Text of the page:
Which doesn't mean the era of big-budget, high-production LGBTQ+ films isn't represented. The Ground Beneath My Feet, from Austria, is a psychological thriller by writer-director Marie Kreutzer. "It's an exceptional drama and it's rare to have a lesbian lead and focus on the corporate world," Struthers said. "It's a critique on young people and things people don't want to see. What things? We put work before family and friends — and perhaps we shouldn't."

Stories with Bay Area connections and comedies are two categories the selection committee, staff, and audiences identify as favorites. The family-friendly Toy Story 3, made by Emeryville's Pixar Studio, encompasses both realms; a screening of Queering the Script, one of five films selected from 150 entries to receive Frameline Completion funding, is followed by a live panel to discuss the influence of LGBTQ+ film fandom on film and other mass media.

"There're also films like We Are the Radical Monarchs, about an East Bay group and shot locally, and Gay Chorus Deep South, our festival closing film," Struthers said. Gay Chorus follows the San Francisco Gay Men's Chorus as it tours the Deep South. Confronting racism, sexism, injustice, anti-LGBTQ+ historical landmarks, laws and sentiment, the film heralds strides in civil rights and interweaves dynamic musical performances to create a buoyant, vibrant experience. "Films that are responsive to the current political climate under Trump are important," Struthers said. "This looks at anti-LGBTQ+ laws and, in looking, there's reconnection to family, friends, people coming together to create change. Difficult conversations are being had, instead of people just turning their backs. Trust me, there won't be a dry eye at the screening."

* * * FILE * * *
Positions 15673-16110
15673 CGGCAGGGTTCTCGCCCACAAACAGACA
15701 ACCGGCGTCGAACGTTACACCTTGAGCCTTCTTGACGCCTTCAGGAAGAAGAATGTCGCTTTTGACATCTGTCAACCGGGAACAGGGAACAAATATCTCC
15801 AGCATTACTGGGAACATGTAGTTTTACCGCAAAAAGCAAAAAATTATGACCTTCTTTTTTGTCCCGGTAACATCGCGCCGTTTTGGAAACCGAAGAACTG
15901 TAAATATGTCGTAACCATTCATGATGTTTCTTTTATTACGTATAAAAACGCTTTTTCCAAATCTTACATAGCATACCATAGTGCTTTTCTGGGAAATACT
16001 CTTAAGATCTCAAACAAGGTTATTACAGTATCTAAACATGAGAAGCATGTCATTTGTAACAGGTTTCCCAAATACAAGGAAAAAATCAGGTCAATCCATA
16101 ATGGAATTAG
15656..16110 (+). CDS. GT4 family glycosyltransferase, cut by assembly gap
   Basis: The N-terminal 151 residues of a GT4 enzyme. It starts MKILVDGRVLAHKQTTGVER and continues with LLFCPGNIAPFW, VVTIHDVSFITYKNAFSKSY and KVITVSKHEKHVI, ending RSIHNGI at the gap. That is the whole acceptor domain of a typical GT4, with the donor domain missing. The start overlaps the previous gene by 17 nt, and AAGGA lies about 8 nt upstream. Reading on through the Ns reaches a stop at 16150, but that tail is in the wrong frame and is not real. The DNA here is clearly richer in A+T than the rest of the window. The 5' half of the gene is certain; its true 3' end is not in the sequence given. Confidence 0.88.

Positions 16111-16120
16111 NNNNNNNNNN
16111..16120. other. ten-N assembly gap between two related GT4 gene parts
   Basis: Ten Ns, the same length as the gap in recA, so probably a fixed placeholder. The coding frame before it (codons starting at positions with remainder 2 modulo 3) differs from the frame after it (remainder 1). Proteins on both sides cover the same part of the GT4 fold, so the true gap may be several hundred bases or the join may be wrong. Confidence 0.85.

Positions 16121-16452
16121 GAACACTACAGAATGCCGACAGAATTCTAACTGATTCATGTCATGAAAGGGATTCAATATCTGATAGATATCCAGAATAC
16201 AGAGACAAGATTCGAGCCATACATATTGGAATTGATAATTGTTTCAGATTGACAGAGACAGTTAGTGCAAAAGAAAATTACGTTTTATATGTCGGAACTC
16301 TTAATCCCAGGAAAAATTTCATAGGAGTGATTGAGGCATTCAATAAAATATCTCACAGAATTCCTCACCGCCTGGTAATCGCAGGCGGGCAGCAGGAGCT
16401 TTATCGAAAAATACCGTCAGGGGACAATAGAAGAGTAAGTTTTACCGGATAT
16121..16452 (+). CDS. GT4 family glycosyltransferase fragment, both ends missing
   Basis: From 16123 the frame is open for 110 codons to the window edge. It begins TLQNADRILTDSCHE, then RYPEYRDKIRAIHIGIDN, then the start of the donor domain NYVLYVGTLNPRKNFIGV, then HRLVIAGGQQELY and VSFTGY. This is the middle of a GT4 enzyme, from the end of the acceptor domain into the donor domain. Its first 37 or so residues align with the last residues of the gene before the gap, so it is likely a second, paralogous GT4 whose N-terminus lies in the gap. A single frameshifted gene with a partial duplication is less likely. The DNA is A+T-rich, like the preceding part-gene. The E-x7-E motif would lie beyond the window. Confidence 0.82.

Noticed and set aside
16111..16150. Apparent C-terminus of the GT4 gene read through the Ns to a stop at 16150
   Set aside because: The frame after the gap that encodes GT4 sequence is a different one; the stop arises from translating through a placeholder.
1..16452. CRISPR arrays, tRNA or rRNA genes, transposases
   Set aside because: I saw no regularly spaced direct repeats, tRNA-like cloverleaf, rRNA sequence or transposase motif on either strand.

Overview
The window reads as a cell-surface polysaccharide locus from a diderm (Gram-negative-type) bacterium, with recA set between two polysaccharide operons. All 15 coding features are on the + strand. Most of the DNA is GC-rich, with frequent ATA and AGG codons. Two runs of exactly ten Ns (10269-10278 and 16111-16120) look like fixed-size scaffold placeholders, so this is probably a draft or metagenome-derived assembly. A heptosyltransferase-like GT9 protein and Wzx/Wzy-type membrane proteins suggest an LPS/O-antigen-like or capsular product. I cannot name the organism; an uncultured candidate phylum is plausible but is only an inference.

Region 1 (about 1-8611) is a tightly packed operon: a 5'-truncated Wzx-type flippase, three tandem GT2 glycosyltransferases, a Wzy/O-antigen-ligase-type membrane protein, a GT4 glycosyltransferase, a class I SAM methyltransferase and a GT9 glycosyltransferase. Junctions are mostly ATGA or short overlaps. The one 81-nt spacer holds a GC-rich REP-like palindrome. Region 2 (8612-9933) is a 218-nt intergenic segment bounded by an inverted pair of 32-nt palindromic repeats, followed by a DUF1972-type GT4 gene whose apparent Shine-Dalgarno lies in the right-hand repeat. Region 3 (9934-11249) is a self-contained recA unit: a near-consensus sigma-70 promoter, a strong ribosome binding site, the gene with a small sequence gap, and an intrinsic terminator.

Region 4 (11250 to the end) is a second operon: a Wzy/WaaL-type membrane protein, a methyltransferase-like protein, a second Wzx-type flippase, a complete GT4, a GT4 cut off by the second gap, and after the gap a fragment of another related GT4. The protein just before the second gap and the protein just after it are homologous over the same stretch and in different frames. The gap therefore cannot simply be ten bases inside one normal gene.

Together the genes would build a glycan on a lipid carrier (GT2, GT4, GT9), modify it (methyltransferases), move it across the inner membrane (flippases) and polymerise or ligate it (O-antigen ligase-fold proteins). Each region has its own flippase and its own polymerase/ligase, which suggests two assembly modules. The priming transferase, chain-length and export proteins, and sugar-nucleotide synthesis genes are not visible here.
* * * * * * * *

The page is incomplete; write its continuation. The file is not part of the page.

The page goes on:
If there are films Struthers would like to have seen more of in the 1,200-plus submissions, it would have been comedies. Even among the additional films he screened at the Berlin, Sundance, and Toronto film festivals and during his "nonstop film watching" year-round — adding an extra 300 films to the selection pool — finding a strong LGBTQ+ comedy is like discovering gold. "We show films that deal with dramatic, contemporary issues because we need the conversation to go forward, but we also need more time to laugh. Especially in these times of turning on the news and seeing sadness and misery, I'd love more comedies being made every year."

Before aspiring cinematographers jump to conclude that a local, funny film with an all-LGBTQ+ cast is the secret formula for making the cut, Struthers points to Vita & Virginia. The film chronicles through letters the lesbian love affair of writer Virginia Woolf and aspiring-but-not-to-be writer Vita Sackville-West. Struthers saw it at the Toronto film festival and loved it. "You want the opening night film to go off with a bang," he said. "It's lavish, has great music and features wonderful acting."

But even that film's splashy panache is not Struthers' festival's highlight. Instead, his top pick is a free event held June 29 at the De Young Museum. Audience members will don virtual reality goggles during the screening of Authentically Us. The episodic piece looks at the lives of three transgender people; an artist and historian, a proud veteran, and a mechanic. At Frameline 43, LGBTQ+ storytelling, virtual or actual, is personal, powerful, visceral, and, more than ever before, diverse.